Clinical use of current polygenic risk scores may exacerbate health disparities

Alicia R. Martin, Masahiro Kanai, Yoichiro Kamatani, Yukinori Okada, Benjamin M. Neale, Mark J. Daly

Research output: Contribution to journalArticlepeer-review

741 Scopus citations

Abstract

Polygenic risk scores (PRS) are poised to improve biomedical outcomes via precision medicine. However, the major ethical and scientific challenge surrounding clinical implementation of PRS is that those available today are several times more accurate in individuals of European ancestry than other ancestries. This disparity is an inescapable consequence of Eurocentric biases in genome-wide association studies, thus highlighting that—unlike clinical biomarkers and prescription drugs, which may individually work better in some populations but do not ubiquitously perform far better in European populations—clinical uses of PRS today would systematically afford greater improvement for European-descent populations. Early diversifying efforts show promise in leveling this vast imbalance, even when non-European sample sizes are considerably smaller than the largest studies to date. To realize the full and equitable potential of PRS, greater diversity must be prioritized in genetic studies, and summary statistics must be publically disseminated to ensure that health disparities are not increased for those individuals already most underserved.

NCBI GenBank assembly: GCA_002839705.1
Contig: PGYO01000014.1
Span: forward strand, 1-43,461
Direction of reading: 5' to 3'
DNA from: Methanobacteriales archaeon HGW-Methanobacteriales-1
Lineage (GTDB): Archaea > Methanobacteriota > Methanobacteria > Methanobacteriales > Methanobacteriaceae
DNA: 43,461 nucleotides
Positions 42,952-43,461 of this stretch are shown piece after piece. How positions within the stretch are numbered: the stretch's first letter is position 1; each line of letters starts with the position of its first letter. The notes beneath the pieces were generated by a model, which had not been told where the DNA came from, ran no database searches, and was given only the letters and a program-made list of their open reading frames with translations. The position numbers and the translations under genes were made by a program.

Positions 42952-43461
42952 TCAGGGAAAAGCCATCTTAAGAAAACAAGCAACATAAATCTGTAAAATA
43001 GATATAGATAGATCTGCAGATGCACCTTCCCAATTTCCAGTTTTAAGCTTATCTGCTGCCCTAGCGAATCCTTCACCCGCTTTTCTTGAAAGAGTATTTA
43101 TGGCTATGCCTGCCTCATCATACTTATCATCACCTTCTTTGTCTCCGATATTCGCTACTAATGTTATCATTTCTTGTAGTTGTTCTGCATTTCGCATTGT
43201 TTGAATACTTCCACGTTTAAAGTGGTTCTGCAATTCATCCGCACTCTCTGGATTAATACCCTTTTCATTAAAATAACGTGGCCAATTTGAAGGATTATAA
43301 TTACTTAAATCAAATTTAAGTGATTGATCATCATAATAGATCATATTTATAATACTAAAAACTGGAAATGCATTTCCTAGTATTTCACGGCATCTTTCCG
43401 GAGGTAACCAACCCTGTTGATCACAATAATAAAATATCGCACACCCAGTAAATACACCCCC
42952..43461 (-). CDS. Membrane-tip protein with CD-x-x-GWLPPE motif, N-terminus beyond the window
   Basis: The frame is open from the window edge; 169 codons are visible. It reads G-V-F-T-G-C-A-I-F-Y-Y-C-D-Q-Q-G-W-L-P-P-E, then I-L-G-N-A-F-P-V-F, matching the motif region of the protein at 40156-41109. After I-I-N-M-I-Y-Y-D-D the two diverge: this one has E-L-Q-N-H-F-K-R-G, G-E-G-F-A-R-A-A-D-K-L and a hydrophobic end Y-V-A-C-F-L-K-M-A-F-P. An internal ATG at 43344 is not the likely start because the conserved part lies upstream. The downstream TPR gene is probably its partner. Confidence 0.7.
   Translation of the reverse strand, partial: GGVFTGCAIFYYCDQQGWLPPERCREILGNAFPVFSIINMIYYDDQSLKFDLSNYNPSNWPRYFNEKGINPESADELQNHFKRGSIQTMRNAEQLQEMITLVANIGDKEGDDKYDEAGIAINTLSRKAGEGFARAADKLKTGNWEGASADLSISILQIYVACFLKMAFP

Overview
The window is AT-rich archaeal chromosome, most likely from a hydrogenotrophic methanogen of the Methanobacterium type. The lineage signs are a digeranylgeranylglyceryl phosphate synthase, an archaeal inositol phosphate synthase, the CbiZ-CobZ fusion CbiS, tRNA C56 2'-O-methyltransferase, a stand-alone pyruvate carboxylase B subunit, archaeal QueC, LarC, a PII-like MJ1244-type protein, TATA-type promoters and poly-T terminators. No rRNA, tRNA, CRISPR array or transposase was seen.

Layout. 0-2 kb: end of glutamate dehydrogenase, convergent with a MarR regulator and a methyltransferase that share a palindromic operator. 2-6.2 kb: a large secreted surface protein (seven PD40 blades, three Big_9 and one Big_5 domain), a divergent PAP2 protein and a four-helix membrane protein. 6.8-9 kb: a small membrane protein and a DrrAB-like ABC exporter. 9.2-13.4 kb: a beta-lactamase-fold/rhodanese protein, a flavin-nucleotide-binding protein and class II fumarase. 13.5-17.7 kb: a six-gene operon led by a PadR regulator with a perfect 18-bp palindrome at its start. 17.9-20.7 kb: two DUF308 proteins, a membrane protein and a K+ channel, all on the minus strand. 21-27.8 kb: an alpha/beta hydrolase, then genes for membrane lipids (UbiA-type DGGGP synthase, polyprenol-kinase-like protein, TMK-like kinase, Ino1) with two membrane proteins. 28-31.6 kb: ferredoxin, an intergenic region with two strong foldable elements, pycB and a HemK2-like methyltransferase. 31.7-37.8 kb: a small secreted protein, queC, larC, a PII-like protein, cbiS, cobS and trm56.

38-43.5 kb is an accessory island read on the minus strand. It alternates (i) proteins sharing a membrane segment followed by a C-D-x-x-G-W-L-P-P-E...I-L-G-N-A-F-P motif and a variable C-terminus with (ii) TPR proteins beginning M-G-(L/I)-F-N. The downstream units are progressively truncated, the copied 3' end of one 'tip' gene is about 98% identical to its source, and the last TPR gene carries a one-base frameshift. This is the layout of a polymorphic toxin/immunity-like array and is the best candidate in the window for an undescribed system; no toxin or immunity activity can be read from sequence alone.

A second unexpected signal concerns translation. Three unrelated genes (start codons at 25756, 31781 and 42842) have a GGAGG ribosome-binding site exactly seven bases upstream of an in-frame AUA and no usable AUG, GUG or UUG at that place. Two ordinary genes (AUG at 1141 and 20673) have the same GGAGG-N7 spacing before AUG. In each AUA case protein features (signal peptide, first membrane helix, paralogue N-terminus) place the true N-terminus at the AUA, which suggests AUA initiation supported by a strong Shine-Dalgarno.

Original languageEnglish
Pages (from-to)584-591
Number of pages8
JournalNature Genetics
Volume51
Issue number4
DOIs
StatePublished - 1 Apr 2019
Externally publishedYes

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